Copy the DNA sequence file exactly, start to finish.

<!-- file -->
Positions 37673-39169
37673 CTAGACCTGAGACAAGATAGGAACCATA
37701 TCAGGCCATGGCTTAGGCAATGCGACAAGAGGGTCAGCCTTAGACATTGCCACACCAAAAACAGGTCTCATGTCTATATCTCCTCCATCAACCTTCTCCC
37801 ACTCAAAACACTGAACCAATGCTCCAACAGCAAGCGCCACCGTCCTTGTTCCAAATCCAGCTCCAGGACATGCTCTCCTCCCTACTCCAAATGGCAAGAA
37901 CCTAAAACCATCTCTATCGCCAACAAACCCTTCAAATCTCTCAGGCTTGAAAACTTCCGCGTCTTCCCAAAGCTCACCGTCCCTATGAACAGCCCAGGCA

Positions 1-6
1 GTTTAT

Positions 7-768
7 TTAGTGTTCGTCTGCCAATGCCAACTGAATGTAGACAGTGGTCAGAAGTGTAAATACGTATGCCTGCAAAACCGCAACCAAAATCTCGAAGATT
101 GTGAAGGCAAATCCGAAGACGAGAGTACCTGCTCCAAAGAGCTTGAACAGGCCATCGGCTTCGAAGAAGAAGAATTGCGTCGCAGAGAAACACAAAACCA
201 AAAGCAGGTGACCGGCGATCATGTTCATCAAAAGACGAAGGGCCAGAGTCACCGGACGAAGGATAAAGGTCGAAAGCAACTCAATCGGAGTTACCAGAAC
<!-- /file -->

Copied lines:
Positions 37673-39169
37673 CTAGACCTGAGACAAGATAGGAACCATA
37701 TCAGGCCATGGCTTAGGCAATGCGACAAGAGGGTCAGCCTTAGACATTGCCACACCAAAAACAGGTCTCATGTCTATATCTCCTCCATCAACCTTCTCCC
37801 ACTCAAAACACTGAACCAATGCTCCAACAGCAAGCGCCACCGTCCTTGTTCCAAATCCAGCTCCAGGACATGCTCTCCTCCCTACTCCAAATGGCAAGAA
37901 CCTAAAACCATCTCTATCGCCAACAAACCCTTCAAATCTCTCAGGCTTGAAAACTTCCGCGTCTTCCCAAAGCTCACCGTCCCTATGAACAGCCCAGGCA

Positions 1-6
1 GTTTAT

Positions 7-768
7 TTAGTGTTCGTCTGCCAATGCCAACTGAATGTAGACAGTGGTCAGAAGTGTAAATACGTATGCCTGCAAAACCGCAACCAAAATCTCGAAGATT
101 GTGAAGGCAAATCCGAAGACGAGAGTACCTGCTCCAAAGAGCTTGAACAGGCCATCGGCTTCGAAGAAGAAGAATTGCGTCGCAGAGAAACACAAAACCA
201 AAAGCAGGTGACCGGCGATCATGTTCATCAAAAGACGAAGGGCCAGAGTCACCGGACGAAGGATAAAGGTCGAAAGCAACTCAATCGGAGTTACCAGAAC